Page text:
This is an extract from Tincture issue 3, which was reviewed yesterday by Veronica Sullivan
by Ira McGuire
I notice rust stains on the chain of the swing. I remove my hand and look at my palm, now smeared with brown. I smell copper and resist wiping my hand on my skirt. Gabrielle, my daughter, sits next to me, her brow damp like her enthusiasm. The temperature is hovering around thirty-eight, the humidity like being stuck in an overcrowded elevator. My husband Scott stands a few feet away with his camera and I imagine the pictures—one grim-faced woman, one sweaty child on a swing, under a drooping trellis. I watch another stray cat walk past, its tail trailing behind it, a matador after a long fight. So many cats. Golden statues with one paw waving, feral cats in the food halls, the markets, asleep on benches.
“Can we go now Mum?” Gabrielle is impatient, like me. I see an ice-cream stall and get off the swing.
“I’ll get you an ice-cream to cool off,” I say and walk into the full sun.
Ice-cream drips over Gabrielle’s new dress. The dress has stretched, shapeless with her sweat, so I don’t much care. Scott aims at Gabrielle’s smeared face. The camera makes a sound, like rusted cogs. Maybe the humidity is about to kill the camera. I realise it’s something I’m hoping for, something to ruin his day.
We walk towards a monstrous dragon, several metres high, at an entrance to a tropical garden walk. Gabrielle glances at it warily, then shrugs and walks past. She looks over her shoulder though, to make sure the dragon isn’t following. Scott walks ahead of us. I watch him hopping on stones and rocks next to the path. He looks like a large child. A family of four stands in front of a koi pond. The family is neatly dressed, the children in knee socks and patent shoes, reminding me of private school excursions. The whole family smiles, the father nodding and gesturing at his camera. Scott pretends not to see them, pointing his camera past the koi pond. I approach, extending my arm and the father gives me the camera. I motion for the family to squeeze closer together. I stare at them through the eyepiece. They make a good picture, airbrushed and orderly. The camera is silent when I press the shutter-release and I check the brand, thinking that when we return home, we’ll need to make some changes.
In the hotel room, high above the city, Scott downloads his photos. He is touching them up, photoshopping. In one, a cat sleeps next to raw meat on a butcher’s bench. The cat is missing its tail. In another, Gabrielle and I are on the swing. We look shiny with sweat, and Scott starts trying to fix us.
Gabrielle lies on the bed, one arm slung over her head, asleep. I try to read. The air in the room is too cold. I get off my bed and move towards the large window overlooking the city. From up this high, everything is quiet and unrushed. Like staring through the eyepiece of a camera.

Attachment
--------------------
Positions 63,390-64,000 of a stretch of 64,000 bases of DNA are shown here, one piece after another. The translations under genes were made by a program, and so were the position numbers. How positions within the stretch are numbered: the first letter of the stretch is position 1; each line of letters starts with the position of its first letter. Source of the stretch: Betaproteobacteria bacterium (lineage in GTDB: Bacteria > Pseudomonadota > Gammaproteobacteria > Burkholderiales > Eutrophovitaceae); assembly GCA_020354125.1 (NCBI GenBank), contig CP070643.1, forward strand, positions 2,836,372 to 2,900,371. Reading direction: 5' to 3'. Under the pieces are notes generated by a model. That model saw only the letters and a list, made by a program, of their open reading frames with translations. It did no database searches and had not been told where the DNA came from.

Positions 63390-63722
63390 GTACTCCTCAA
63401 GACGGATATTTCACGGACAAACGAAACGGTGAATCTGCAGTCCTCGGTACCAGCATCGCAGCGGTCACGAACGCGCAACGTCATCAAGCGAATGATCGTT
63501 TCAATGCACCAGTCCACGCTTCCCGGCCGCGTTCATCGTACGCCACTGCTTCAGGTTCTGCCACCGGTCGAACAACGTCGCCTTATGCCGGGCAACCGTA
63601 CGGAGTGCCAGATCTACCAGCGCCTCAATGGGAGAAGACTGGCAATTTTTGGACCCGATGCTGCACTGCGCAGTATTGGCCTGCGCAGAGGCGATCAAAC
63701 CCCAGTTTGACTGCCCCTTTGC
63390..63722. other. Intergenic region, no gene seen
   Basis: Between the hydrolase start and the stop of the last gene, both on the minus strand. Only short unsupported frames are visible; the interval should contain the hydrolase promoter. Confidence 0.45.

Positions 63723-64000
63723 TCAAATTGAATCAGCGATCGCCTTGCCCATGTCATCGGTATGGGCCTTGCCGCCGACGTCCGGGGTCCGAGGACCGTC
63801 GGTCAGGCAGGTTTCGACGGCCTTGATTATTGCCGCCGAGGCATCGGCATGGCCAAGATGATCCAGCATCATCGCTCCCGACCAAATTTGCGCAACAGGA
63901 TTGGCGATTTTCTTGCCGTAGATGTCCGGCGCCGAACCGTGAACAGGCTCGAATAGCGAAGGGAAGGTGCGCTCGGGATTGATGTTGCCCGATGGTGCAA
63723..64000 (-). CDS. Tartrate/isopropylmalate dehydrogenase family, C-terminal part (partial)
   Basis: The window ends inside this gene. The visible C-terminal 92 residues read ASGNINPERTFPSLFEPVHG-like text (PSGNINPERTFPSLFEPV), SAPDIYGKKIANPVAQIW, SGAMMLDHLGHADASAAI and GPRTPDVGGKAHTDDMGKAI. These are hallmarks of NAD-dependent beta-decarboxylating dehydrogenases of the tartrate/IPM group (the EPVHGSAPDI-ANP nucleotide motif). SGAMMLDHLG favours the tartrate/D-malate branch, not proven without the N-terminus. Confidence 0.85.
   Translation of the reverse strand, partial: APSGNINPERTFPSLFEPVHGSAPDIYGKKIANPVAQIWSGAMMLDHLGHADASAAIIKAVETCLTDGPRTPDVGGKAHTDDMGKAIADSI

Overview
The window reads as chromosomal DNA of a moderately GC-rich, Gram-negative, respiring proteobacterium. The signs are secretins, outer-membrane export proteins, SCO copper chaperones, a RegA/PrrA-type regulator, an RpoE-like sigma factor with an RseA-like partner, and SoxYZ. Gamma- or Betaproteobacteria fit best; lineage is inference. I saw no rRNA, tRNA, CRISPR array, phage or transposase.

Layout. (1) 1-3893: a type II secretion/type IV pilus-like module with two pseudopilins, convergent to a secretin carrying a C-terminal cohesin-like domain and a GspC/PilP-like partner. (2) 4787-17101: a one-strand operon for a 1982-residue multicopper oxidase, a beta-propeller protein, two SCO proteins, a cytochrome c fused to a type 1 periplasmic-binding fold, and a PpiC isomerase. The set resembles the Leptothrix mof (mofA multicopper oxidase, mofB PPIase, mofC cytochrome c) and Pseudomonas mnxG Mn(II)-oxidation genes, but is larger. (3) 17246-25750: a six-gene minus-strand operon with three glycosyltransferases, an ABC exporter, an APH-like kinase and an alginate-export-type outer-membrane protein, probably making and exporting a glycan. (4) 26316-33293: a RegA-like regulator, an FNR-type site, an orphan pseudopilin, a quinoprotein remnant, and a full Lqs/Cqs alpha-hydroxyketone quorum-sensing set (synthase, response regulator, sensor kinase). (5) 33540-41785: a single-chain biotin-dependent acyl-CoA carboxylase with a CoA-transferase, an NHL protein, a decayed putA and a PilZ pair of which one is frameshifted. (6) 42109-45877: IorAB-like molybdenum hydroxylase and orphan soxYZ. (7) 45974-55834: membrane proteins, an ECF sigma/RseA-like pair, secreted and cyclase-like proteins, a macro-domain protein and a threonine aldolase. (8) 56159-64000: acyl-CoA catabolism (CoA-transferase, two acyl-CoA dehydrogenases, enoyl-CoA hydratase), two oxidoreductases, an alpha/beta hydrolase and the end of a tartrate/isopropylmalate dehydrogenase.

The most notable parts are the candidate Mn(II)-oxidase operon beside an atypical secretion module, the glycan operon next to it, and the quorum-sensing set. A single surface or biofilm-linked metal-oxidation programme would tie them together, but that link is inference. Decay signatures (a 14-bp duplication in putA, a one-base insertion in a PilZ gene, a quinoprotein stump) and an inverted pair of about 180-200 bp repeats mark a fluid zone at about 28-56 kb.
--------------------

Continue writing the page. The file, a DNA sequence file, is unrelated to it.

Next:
I hear her crying. I sit up in bed to wait, timing the cycle for one full minute, because that is what the baby books instruct. The minute ticks past, and still I wait. In the dark I look at the outline of my husband. He sleeps, soundly, his right shoulder rising with each breath. Outside the bedroom window a tree moves. Its shadow bends over the bed, touching my feet.
Eventually her crying stops, and I lie back down. I stare at the wall, the Florence Broadhurst wallpaper. I decide the walls need to be painted.
My husband brings me coffee. He leaves it beside me, on a small lacquered table I found in an antique store and had restored. I pick the cup up and slide a book under it. There are enough watermarks in this house.
I hear my husband moving around in the nursery. He tries to walk quietly, but still I hear him. I tense, waiting for the slightest noise, the cracking of floorboards, an accidental bump against furniture. I wait for the crying.
The paint swatches are spread on the floor. I stare at them each and wonder who comes up with their names: Buttercup. Butter. Cream. Maybe they should have names like Curdled Milk. Tears. Tantrums. These I can understand. I only want yellow, a certain kind of yellow, something that could make me feel happy.
“You don’t read? At all?” she stares at him. Behind her chair, lining two office walls, are bookshelves. The shelves are full, some of the neat rows topped with more books. A stack of journals balance on her desk. A pin-board, tacked to the wall behind her monitor, has literary quotations stuck to it.
“I don’t like books,” he says and doesn’t seem apologetic. In her hands is a copy of The Boat. She glances down at it, brushes a hand over the cover, then puts it aside on her desk. She folds her hands on her lap and looks up at him. He is tall, with hair that keeps sliding into his eyes. A black canvas bag is slung over one shoulder. His feet are shoulder-width apart, directed at her. She stands, to get on an even footing.
“The more you read, the better you write,” she says.
“I’ve heard that.” He slides a hand into his front pocket. The thumb sticks out. She keeps her eyes on his face. His eyes are blue.
“I thought you wanted to get better.”
“No, I said I wanted to get better grades.”
She moves to one of the bookshelves. She leans against it, looking for something. He watches, shifts his weight to one foot and pushes his other hand into his pocket. He looks at her legs. She is wearing a short skirt which skims the top of her thighs. Her legs look toned and he feels slightly aroused.
“Can I buy you a coffee?” he asks. She doesn’t turn around. She moves along the bookshelf, reaches down to the bottom shelf and pulls at the spine of a book. She doesn’t bend her knees demurely to do this. He watches.
“I don’t drink coffee,” she says. She turns around. In her hand is Lady Chatterley’s Lover. She holds it at arms length to him and he thinks how clichéd she is.
Ira McGuire is a Gold Coast-based writer and current PhD candidate (cue violins). You can find her on Twitter @ira_mcguire.